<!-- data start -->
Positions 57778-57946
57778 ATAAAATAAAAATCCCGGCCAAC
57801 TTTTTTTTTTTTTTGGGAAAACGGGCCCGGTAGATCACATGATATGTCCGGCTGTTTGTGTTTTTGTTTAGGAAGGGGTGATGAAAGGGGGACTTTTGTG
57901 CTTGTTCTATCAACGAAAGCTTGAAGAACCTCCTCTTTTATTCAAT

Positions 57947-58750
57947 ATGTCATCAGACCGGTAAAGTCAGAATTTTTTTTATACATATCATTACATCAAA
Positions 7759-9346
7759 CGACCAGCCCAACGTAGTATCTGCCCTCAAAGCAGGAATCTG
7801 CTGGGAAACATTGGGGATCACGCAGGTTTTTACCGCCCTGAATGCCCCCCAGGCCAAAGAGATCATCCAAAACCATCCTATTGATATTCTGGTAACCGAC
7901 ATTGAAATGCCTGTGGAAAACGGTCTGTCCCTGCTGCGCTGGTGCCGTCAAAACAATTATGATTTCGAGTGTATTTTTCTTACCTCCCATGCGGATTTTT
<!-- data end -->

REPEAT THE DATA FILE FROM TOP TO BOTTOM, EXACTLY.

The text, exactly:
Positions 57778-57946
57778 ATAAAATAAAAATCCCGGCCAAC
57801 TTTTTTTTTTTTTTGGGAAAACGGGCCCGGTAGATCACATGATATGTCCGGCTGTTTGTGTTTTTGTTTAGGAAGGGGTGATGAAAGGGGGACTTTTGTG
57901 CTTGTTCTATCAACGAAAGCTTGAAGAACCTCCTCTTTTATTCAAT

Positions 57947-58750
57947 ATGTCATCAGACCGGTAAAGTCAGAATTTTTTTTATACATATCATTACATCAAA
Positions 7759-9346
7759 CGACCAGCCCAACGTAGTATCTGCCCTCAAAGCAGGAATCTG
7801 CTGGGAAACATTGGGGATCACGCAGGTTTTTACCGCCCTGAATGCCCCCCAGGCCAAAGAGATCATCCAAAACCATCCTATTGATATTCTGGTAACCGAC
7901 ATTGAAATGCCTGTGGAAAACGGTCTGTCCCTGCTGCGCTGGTGCCGTCAAAACAATTATGATTTCGAGTGTATTTTTCTTACCTCCCATGCGGATTTTT